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Vaginal Atrophy and Dryness

Vaginal atrophy, or genitourinary syndrome of menopause (GSM), is a common problem faced by many women across the globe. This problem is caused by a lack of estrogen, leading to the vaginal wall becoming thin and dry. As a result, the affected women experience pain during sex, itching, burning, and frequent urination and have a heightened risk of developing urinary tract infections.

The term ‘genitourinary syndrome of menopause‘ is a relatively new phrase that has often been used interchangeably with ‘vaginal atrophy.’ This is because GSM covers a range of symptoms caused by low estrogen during menopause, affecting the female urinary tract as well as the vagina.

While vaginal atrophy typically occurs during menopause, which happens around the age of 50, it can also affect young females who have lower estrogen levels.

Causes of Vaginal Atrophy and Dryness

Vaginal atrophy, or GSM, is primarily caused by decreased estrogen production. Lower estrogen levels lead to less elastic, drier, and inflamed tissues in the vagina and thinning of the vaginal wall.

A drop in estrogen levels may occur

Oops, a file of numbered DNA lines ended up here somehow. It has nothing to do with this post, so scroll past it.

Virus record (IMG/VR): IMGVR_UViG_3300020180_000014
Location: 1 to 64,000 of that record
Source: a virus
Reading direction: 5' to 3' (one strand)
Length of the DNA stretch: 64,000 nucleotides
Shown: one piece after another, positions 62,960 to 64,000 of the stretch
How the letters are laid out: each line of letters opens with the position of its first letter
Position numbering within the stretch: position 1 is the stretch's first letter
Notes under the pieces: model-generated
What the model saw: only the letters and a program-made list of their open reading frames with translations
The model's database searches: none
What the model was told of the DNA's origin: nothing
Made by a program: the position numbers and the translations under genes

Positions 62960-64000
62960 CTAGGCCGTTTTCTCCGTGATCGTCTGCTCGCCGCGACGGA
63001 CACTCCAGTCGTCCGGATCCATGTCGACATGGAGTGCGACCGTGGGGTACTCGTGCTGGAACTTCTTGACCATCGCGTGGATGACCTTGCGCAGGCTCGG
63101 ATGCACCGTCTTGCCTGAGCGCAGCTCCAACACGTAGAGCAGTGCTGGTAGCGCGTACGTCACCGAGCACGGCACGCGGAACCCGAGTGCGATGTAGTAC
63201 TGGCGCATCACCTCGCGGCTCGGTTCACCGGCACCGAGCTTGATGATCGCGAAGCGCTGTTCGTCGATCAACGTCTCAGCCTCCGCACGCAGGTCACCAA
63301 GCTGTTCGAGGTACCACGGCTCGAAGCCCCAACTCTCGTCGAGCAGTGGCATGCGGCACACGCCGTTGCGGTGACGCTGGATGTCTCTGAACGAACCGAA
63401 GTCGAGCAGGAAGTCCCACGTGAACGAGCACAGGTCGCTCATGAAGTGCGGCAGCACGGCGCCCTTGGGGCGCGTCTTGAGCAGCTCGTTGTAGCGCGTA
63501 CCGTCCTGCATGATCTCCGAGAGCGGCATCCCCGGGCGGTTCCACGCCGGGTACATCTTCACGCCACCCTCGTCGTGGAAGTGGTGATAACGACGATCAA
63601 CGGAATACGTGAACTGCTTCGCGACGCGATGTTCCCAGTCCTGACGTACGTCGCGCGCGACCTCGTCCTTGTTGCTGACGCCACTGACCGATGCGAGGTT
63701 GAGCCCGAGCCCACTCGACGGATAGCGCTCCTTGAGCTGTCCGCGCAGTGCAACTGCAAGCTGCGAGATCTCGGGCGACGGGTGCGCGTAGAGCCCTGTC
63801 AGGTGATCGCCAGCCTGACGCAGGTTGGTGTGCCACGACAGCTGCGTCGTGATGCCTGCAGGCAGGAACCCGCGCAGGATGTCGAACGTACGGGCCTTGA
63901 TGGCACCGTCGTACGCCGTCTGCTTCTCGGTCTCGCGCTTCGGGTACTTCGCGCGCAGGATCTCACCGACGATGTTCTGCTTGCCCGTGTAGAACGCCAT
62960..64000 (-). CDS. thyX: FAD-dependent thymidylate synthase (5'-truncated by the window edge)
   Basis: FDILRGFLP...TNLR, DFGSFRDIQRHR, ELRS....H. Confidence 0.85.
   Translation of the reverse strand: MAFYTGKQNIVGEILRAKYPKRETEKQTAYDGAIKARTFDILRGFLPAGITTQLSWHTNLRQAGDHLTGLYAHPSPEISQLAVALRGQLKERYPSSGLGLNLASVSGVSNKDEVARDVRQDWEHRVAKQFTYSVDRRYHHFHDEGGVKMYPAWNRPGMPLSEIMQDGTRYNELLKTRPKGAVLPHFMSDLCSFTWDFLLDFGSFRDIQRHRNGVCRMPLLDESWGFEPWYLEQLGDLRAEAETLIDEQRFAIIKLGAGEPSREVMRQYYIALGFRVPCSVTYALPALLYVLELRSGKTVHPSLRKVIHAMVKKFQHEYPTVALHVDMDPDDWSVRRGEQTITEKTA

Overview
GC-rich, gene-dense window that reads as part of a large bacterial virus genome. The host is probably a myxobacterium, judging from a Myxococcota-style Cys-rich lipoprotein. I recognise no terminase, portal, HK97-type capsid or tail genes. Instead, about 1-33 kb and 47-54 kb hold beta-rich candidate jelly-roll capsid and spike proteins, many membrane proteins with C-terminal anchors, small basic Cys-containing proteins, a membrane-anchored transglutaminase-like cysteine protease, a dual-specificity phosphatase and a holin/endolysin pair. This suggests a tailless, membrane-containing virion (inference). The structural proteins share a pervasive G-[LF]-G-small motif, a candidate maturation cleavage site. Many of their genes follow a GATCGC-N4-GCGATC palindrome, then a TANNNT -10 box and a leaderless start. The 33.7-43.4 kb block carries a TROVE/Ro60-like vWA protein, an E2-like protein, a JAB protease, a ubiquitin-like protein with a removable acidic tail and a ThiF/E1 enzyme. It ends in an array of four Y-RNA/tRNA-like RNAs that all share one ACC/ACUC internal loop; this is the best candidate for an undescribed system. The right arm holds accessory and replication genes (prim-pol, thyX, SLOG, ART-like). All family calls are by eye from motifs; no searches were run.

• During the years leading up to menopause.
  • After menopause.
  • After the surgical removal of both ovaries.
  • After radiation therapy for pelvic cancer.
  • After chemotherapy.
  • While taking medications that affect estrogen production.
  • After hormonal treatment for breast cancer.

It is pertinent to note that vaginal atrophy doesn’t occur in all menopausal women. With regular sexual activity, you can maintain healthy tissues of your vagina.

Symptoms of Vaginal Atrophy

The symptoms of vaginal atrophy or GSM may include the following

  • Dryness of the vaginal wall.
  • Burning sensation in the vagina.
  • The urgency to urinate.
  • Increased burning sensation with urination.
  • Frequent urination.
  • Urinary incontinence.
  • Fluid discharge from the vagina.
  • Painful or uncomfortable sexual intercourse.
  • A lack of lubrication during intercourse.

Diagnosis of Vaginal Atrophy

Vaginal atrophy, or atrophic vaginitis, can be diagnosed with a careful analysis of your signs and symptoms and a pelvic exam. Through these measures, the doctor will determine whether or not you are in menopause.

A few lab tests may also be performed for a more detailed analysis, such as

  • Urine sample examination